This year too, DPA is getting good industry support and participation for the upcoming events like 9th National Awards for Excellence in Printing at New Delhi on September 20, 2014 and 224th GC meeting, AGM and elections of AIFMP office bearers for 2014-2015.

“AIFMP organises National Awards for Excellence in Printing (NAEP) every year to recognise creative and quality printing and reward the printers with trophies at a glittering function. There is a great enthusiasm among Indian printers to participate in this contest by submitting their best entries. This year’s NAEP being hosted by DPA under the aegis of AIFMP, with Ricoh India as the main sponsor. The award function, comprising a grand cultural show and gala dinner, will be held on September 20, 2014 in New Delhi. Most likely, the president of India will grace the function as chief guest and give away trophies to award winners. For the first time, largest numbers of 2,211 entries have been received, breaking all previous records. It is expected that over 500 printers from all parts of the country will be present at this glittering event. DPA plans to put up a gallery during the event on September 20 where all the award-winning entries would be displayed for participants. The traditional Black Book, carrying photos and other details of award-winning entries, will also be unveiled by the chief guest,” he informed.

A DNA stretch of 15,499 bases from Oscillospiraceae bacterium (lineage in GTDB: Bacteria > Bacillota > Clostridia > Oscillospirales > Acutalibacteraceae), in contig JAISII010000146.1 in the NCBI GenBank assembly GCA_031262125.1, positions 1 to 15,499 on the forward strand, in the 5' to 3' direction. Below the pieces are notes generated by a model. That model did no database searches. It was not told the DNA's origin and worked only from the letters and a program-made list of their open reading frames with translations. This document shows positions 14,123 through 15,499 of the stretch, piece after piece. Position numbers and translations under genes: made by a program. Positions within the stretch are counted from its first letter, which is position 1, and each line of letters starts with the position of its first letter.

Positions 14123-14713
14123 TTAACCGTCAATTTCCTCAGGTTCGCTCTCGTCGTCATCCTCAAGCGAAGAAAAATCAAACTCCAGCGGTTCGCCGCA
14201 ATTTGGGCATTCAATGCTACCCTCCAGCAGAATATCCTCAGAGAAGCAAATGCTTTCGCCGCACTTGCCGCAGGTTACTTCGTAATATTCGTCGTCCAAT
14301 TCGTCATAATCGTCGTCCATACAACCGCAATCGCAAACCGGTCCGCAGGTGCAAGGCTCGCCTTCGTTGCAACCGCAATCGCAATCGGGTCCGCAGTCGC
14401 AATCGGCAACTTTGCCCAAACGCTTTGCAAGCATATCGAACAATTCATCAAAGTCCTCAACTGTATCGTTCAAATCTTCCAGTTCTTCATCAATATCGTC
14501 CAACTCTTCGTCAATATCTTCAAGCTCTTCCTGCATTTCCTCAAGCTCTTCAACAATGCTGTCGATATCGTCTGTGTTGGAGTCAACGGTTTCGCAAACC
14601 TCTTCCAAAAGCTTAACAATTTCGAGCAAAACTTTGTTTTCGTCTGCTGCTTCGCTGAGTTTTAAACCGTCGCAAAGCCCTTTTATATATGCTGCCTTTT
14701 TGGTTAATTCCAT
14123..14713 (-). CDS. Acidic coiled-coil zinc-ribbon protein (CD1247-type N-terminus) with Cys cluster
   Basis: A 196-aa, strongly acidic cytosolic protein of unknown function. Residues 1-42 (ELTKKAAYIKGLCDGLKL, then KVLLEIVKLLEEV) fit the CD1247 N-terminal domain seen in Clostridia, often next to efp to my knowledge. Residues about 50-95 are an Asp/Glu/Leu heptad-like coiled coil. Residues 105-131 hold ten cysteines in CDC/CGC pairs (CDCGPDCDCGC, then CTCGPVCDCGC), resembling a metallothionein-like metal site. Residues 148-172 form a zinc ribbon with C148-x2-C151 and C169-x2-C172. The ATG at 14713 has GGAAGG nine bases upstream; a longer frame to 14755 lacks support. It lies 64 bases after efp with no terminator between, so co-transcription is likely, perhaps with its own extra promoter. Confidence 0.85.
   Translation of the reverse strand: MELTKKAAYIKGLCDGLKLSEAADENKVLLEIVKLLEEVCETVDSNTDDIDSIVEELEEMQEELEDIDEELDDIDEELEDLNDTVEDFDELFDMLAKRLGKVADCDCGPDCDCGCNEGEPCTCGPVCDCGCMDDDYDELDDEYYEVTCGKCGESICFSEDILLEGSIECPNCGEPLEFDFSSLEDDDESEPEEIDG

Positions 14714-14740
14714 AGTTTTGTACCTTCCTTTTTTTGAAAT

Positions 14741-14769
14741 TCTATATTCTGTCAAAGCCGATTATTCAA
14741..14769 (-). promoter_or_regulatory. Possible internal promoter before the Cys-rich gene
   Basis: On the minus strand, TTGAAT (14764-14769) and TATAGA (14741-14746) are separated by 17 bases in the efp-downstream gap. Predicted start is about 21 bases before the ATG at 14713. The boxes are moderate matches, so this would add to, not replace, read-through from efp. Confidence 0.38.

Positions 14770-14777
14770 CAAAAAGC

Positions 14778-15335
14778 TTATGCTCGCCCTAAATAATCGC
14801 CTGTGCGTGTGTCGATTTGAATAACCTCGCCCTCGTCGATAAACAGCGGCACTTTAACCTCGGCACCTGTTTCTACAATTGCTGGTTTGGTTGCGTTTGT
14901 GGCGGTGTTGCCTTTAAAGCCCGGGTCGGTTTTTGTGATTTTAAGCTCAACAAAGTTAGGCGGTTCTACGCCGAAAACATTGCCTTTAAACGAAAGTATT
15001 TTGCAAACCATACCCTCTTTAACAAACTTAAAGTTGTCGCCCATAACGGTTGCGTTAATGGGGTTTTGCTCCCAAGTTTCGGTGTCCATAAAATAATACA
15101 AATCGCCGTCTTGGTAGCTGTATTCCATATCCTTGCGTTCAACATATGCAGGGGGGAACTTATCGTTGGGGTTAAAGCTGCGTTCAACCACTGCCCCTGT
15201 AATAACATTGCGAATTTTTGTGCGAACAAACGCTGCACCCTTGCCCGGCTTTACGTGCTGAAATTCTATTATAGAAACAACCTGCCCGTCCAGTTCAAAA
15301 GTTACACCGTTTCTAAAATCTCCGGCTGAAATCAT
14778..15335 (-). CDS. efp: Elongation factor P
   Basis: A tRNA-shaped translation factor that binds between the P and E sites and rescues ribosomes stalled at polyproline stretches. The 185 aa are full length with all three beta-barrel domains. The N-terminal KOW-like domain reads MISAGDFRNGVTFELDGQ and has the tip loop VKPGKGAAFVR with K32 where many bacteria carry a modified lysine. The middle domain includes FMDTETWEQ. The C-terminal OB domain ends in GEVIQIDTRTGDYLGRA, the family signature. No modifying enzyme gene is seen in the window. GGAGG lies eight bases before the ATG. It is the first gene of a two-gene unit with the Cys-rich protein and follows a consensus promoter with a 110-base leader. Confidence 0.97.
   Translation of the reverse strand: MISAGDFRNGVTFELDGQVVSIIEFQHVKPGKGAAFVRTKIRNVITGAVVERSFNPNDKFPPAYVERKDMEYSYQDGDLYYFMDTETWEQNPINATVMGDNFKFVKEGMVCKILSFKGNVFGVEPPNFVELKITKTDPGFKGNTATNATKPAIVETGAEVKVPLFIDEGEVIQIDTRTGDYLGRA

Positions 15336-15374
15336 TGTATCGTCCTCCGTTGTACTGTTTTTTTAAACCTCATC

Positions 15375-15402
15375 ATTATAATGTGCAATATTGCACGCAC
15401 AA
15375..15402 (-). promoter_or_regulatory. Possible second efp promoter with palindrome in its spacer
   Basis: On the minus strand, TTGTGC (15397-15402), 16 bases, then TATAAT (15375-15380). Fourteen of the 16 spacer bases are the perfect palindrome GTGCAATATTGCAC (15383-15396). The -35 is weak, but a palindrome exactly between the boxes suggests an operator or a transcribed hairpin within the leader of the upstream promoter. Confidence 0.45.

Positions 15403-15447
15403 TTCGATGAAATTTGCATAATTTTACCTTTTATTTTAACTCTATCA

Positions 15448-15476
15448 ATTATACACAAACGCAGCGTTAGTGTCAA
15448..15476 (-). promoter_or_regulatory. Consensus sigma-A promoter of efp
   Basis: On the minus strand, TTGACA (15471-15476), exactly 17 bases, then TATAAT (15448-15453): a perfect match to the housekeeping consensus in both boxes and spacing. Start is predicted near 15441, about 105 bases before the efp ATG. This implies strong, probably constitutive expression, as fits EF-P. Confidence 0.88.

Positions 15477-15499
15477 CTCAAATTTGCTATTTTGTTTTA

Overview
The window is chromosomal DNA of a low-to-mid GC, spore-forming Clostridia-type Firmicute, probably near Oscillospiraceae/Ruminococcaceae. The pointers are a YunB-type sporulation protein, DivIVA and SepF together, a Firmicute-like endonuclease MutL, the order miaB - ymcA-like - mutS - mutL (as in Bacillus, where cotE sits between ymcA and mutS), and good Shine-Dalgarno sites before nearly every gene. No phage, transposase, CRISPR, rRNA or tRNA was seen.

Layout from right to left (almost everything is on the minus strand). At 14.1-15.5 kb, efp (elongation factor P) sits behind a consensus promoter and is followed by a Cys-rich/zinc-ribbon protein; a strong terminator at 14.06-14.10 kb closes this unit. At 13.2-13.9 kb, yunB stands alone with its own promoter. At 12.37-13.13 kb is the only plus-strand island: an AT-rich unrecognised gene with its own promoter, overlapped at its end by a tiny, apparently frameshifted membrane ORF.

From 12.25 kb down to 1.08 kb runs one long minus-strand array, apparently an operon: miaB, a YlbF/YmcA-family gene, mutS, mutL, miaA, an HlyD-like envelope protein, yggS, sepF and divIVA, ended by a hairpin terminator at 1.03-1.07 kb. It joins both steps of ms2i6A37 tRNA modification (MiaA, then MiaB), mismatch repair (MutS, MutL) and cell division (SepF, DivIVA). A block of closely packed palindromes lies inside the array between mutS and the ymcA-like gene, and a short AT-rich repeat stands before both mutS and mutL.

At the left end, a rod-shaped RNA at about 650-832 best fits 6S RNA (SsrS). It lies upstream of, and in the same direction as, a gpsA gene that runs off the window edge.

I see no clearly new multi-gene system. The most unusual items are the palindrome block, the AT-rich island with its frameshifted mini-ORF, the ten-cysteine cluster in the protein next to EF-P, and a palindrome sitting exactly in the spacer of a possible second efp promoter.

Adding more to this, he said, “On September 21, 2014 the 224th Governing Council Meeting, Annual General Meeting and election of office bearers of AIFMP for the year 2014-2015, will also be hosted by DPA. This annual event is attended by Governing Council and Governing Body members of AIFMP in maximum number as votes are cast for various posts of office bearers. However, in view of the previous day’s grand 9th NAEP function in the city, it is expected that over 200 GB and GC members will participate. DPA has made necessary arrangements for this day-long event.”

Shared knowledge is doubled knowledge